I was just experimenting with snapshots in LVM on Ubuntu 12.10. I created a snapshot logical volume of 6.5 GiB, and after making some changes to the origin decided to merge the snapshot back in to undo them. All seemed to be going well, but I noticed several LVM-related segfault messages in syslog.

Commands entered:

sudo lvcreate -L6.5G -n backup_snapshot -s /dev/mapper/vg0-backup
# made some miscellaneous writes
sudo lvconvert --merge /dev/vg0/backup_snapshot
sudo umount /snapshot/backup
sudo umount /backup
sudo lvchange -an /dev/vg0/backup
sudo lvchange -ay /dev/vg0/backup
sudo mount /backup

From syslog:

Apr 12 04:57:10 bournemouth kernel: [ 5260.813253] EXT4-fs (dm-1): mounted filesystem with ordered data mode. Opts: errors=remount-ro
Apr 12 05:00:11 bournemouth kernel: [ 5441.841401] EXT4-fs (dm-5): mounted filesystem with ordered data mode. Opts: errors=remount-ro
Apr 12 05:02:00 bournemouth kernel: [ 5551.438487] show_signal_msg: 48 callbacks suppressed
Apr 12 05:02:00 bournemouth kernel: [ 5551.438495] lvm[5813]: segfault at 28 ip 000000000047f319 sp 00007fff60873de0 error 4 in lvm[400000+d9000]
Apr 12 05:02:01 bournemouth kernel: [ 5552.458797] lvchange[6449]: segfault at 28 ip 000000000047f319 sp 00007fff935f4380 error 4 in lvm[400000+d9000]

I then unmounted the origin LV, made sure the snapshot no longer existed, and ran fsck.ext4 -f on it; it checked out OK that way. But I'm still worried about the segfaults. Is it possible my data got messed up in some way that fsck wouldn't catch? The volume I was experimenting with was a backup one, and all the filesystems I have backed up on it are still in working order, so I could just start over and back them up again. But on the other hand, I'd like to keep my incremental backup history. I'd just like reassurance that I can trust these backups.

2 Answers 2


Yeah it's definitely a bug but don't worry, LVM is smart enough to handle this stuff, I once had the power go out in the middle of a pvmove and all I had to do was basically get the server turned on again "cancel" the old pvmove and start it over it again.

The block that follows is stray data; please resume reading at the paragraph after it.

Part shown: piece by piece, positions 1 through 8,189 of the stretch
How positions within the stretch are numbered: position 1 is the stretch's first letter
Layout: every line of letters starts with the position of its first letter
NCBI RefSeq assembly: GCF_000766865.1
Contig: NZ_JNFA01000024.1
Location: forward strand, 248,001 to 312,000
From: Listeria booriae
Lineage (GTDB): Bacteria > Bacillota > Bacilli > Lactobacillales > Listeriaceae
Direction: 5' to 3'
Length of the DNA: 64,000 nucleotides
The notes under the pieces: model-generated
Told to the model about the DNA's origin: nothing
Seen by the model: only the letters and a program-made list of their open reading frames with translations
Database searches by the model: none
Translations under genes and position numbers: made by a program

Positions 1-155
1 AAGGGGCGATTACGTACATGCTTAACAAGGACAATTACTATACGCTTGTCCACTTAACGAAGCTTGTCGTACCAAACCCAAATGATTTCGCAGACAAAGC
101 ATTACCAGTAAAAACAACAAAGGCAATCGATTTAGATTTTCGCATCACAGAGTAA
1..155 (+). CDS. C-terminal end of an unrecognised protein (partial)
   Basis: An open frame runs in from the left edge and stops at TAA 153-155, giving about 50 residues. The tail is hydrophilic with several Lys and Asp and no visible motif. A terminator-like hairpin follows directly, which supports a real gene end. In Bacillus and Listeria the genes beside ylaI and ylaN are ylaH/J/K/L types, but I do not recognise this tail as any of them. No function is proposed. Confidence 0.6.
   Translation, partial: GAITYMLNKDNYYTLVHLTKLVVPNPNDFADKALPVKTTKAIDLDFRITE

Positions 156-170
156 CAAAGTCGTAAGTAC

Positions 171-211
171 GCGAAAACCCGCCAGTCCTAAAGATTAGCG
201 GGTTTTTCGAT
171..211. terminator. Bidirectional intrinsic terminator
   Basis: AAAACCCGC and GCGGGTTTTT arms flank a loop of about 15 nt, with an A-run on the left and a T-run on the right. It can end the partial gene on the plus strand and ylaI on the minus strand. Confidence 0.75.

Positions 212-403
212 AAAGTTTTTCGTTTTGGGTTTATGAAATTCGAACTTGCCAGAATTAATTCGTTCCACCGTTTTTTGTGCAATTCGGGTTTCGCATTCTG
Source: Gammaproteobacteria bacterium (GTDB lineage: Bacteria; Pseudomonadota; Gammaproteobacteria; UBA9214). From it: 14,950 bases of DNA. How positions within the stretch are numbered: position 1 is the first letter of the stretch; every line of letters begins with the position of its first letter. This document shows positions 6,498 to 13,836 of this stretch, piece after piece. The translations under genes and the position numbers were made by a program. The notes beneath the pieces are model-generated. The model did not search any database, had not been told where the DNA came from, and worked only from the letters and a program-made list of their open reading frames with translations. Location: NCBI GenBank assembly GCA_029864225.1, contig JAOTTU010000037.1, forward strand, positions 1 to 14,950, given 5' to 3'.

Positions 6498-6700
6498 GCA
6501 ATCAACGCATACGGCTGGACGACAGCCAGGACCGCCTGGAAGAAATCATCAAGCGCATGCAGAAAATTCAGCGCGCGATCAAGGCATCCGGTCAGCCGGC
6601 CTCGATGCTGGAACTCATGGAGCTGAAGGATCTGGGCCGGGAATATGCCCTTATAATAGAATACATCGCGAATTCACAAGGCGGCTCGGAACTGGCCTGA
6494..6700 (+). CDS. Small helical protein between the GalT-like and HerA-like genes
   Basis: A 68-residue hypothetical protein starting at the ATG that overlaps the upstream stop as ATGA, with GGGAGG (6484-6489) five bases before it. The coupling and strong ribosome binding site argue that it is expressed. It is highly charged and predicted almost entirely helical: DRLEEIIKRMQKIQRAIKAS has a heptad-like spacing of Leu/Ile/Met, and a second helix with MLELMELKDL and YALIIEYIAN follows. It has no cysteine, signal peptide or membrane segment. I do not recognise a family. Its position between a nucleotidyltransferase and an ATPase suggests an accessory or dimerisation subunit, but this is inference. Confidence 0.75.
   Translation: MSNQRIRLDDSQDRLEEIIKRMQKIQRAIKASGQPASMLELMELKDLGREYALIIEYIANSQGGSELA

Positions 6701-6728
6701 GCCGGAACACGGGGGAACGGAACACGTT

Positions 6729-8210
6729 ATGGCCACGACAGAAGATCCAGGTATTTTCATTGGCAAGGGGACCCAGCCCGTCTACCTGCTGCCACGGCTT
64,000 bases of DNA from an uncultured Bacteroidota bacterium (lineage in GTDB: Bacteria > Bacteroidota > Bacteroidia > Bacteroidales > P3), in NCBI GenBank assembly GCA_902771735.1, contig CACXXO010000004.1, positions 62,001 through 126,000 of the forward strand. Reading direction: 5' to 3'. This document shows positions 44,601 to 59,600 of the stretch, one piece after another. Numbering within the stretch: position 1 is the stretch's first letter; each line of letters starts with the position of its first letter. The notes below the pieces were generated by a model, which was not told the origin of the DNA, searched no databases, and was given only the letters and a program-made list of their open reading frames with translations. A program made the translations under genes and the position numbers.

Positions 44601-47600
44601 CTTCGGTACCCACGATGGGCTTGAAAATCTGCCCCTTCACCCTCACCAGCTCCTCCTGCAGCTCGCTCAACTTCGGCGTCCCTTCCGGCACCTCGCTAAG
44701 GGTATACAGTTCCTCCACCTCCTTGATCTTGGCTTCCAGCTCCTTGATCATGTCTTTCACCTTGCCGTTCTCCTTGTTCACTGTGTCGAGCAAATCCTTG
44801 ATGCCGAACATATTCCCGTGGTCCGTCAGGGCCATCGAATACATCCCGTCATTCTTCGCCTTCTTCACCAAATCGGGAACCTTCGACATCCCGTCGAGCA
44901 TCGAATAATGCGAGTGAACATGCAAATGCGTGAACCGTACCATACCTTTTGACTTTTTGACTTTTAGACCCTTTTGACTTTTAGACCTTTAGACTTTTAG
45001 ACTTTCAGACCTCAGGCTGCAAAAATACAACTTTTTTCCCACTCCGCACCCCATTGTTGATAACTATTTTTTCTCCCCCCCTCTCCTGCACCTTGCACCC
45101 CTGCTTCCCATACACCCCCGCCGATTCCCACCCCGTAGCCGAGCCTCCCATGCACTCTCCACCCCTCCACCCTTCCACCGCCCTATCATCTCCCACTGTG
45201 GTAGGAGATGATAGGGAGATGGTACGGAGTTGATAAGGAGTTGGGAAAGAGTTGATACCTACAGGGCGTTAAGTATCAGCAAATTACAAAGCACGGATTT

First off, it's important to know that the tools you use are just a user-space interface to kernel processes. LVM lives inside the kernel so unless your kernel panic'd you're alright. The user space tools like pvmove or lvchange just interface with LVM for us and then just sit back and basically ask the kernel "Hey, you done with that yet? How'd it turn out?" or "Hey, how far along are we with this?" (Your specific issue is with lvchange segfaulting after lvchange successfully completes, sounds like a recently fixed bug so you may want to make sure you have all your system updates).

As a general point, you also shouldn't be so skiddish or paranoid about whether you're in trouble with LVM, it's designed to handle unexpected errors like this well (even when they impact it directly and not just the tool you're using) and that guarantee is part of the point of using a volume manager over traditional partitions. You're only in trouble if something really bad happens or you do something without thinking it through. LVM operates by extents (instead of blocks) and it doesn't make the copied extent active and the original inactive until the copy operation is already successfully completed. By doing so, half copied extents will stay marked as unallocated and any subsequent tools will jsut write over it. This is the case with my pvmove and with your lvchange.


Looking at this mailing list announcement, we can get a more detailed description of how your merge actually works "under the hood":

While the merging is active, any accesses to the origin device are [directed to] the snapshot that is being merged. When the merging finishes, the origin target is seamlessly reloaded and the merging snapshot is dropped. The [non-snapshot] filesystem can stay mounted during this time.

Figured it might be interesting to know

  • It was a tough decision, but I'm awarding you the answer because yours was more thorough. Commented Apr 15, 2013 at 21:02

While the heavy duty stuff is handled by the kernel (device mapper), your data as such should be safe. However, the LVM userland tools still have important functions; they keep the LVM metadata, the what's-stored-where-and-how, which the device mapper itself doesn't know nor care about.

If the LVM tool segfaults in the middle of updating such metadata, it is possible to suffer data loss. In a way, LVM is a filesystem for partitions; damaged LVM metadata would equal losing a filesystem superblock. That's why almost every change is logged/backed up to /etc/lvm/....

Segfaults are never good - if your LVM tools do this, you should stop using them and switch to a LVM version that works for you stable. And probably report a bug to your distribution, so the issue can be tracked down and fixed for good.

  • I have the 2.02.95-4ubuntu1.1 version of lvm2, which seems to be standard in Ubuntu 12.10. It looks like that's still the version that will be in 13.04, so I guess I'll compile the current latest (2.02.98) from source. Commented Apr 13, 2013 at 6:16

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